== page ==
I'm a big fan of Benjamin Franklin. As a writer, inventor, scientist, diplomat, etc., Franklin excelled and was a truly brilliant man, in my opinion.

I'm a big fan of Benjamin Franklin. As a writer, inventor, scientist, diplomat, etc., Franklin excelled and was a truly brilliant man, in my opinion.
I'm not a big fan of an idea traditionally attributed to him: Daylight Saving Time. This kooky time shift scheme of moving clocks forward to swap daylight around was “kind of, sort of, indirectly” dreamed up by Franklin in 1784, when he published his notions in a letter to a Parisian  newspaper. I say “kind of, sort of indirectly” because nowhere in his letter does Franklin mention anything of moving clocks forward or backward or sidewise. Really, all he basically says is that people should get up earlier and go to bed earlier to save on energy costs. Use natural light instead of artificial light and you'll save money. That's the gist of it, written in Franklin's humorous style. In fact, the whole letter is rather tongue in cheek.
If you know anything of Franklin you know he was conjuring up stuff all the time. I mean, he was an inventor, after all. Cooking up a goo of ideas and throwing them against the wall to see if any stick was what Franklin did to amuse himself. He could just as easily could have come up with a scheme to use kangaroos as rickshaw drivers as a new mode of public transportation. Maybe I'm being unfair to Mr. Franklin. Most of his ideas were good ones, as it turned out. I don't wish to imply that he didn't think ideas through. He was just creative is all.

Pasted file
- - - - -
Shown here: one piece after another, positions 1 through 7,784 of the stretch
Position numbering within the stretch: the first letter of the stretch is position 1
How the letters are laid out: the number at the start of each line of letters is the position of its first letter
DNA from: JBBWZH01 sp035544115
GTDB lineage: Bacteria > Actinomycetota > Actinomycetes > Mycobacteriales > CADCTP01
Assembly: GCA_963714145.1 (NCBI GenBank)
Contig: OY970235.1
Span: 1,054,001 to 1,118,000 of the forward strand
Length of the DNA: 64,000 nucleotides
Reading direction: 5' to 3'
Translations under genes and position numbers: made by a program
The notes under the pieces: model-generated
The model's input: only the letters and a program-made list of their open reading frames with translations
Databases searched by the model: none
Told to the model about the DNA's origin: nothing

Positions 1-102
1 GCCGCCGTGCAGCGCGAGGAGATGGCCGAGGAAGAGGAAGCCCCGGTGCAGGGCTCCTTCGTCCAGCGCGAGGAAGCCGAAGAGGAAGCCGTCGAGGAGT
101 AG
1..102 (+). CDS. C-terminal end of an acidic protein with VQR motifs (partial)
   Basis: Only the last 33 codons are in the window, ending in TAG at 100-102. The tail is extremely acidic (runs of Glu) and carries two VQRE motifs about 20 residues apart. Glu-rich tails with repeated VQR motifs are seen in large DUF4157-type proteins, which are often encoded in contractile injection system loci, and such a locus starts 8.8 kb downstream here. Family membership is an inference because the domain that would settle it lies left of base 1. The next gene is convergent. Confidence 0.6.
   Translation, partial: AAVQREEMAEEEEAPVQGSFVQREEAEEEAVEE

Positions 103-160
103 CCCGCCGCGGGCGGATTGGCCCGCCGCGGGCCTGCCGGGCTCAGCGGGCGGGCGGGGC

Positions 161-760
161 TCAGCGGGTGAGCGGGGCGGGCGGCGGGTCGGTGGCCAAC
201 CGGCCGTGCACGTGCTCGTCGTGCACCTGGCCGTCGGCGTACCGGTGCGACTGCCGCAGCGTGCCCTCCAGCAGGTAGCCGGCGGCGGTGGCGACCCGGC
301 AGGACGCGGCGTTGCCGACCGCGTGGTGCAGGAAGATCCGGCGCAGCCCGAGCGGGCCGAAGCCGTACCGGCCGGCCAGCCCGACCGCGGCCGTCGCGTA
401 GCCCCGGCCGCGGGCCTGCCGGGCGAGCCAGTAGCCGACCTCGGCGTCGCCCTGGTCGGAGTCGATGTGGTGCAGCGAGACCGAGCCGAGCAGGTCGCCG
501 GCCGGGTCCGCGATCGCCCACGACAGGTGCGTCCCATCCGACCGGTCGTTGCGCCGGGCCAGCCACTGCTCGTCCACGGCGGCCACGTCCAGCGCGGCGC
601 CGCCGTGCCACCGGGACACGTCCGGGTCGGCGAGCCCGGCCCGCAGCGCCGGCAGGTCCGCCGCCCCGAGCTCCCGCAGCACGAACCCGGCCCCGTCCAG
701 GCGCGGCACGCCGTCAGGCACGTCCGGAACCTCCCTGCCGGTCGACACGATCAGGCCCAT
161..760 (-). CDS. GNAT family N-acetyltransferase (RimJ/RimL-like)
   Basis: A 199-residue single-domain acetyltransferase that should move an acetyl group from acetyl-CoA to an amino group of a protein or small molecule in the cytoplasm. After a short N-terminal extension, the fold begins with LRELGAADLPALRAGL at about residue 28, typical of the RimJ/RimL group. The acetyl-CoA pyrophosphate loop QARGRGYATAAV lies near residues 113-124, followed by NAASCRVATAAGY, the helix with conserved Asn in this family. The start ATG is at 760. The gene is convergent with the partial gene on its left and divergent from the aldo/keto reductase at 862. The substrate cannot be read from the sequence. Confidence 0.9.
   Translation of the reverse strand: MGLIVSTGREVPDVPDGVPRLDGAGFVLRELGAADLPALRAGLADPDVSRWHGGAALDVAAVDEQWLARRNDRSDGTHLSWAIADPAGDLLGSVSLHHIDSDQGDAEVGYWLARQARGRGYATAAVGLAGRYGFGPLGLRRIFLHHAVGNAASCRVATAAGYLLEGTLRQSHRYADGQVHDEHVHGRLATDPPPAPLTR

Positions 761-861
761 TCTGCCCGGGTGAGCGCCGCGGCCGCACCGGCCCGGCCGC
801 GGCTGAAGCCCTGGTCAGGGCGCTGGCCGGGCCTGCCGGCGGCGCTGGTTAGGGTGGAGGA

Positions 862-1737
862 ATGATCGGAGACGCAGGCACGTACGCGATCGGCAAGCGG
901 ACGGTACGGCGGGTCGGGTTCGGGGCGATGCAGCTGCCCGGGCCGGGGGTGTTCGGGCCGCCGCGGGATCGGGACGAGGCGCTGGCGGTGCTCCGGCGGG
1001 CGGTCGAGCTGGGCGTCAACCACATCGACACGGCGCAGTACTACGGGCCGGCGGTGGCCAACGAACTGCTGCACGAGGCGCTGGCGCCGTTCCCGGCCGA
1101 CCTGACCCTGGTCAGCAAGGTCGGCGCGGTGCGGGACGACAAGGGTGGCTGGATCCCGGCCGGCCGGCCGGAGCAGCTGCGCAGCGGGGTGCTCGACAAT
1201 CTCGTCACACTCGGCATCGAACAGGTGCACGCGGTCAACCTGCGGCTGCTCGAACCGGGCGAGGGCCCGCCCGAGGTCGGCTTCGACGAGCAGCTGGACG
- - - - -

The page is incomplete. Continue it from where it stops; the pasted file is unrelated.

Like much of his writing, Franklin's original letter – later considered an essay – where he introduces the thought of taking advantage of daylight hours is half in jest. He jokes about how, like most Parisians, he never gets up before noon but that one day he was awoken suddenly in the early morning and was amazed to discover the light in his room wasn't coming from oil lamps but from the sun! He had no idea the sun came out so early! Of course, he was being facetious.
Frankin did some math and calculated the number of candles burned in Paris between March 20 and  September 20 – the spring and autumn equinox – during hours that the sun was already shining.
So Franklin proposed – again, tongue in cheek – a number of things to make stubborn people rise with the sun and consume less candle wax and lamp oil:  
1. Place a tax on every window that has a shutter. Shutters keep out the sun. If windows don't have shutters, people will use natural light instead of artificial. And they will know when it is daylight.
2. Ration candles to one pound per family per week.
3. Place a sunset curfew on all coaches except in medical situations.  
4. Ring bells and fire cannons if necessary every day at sunrise to get people out of bed and start using natural light. It's a given that if people rise earlier they will probably go to bed earlier and not use as much artificial light at night.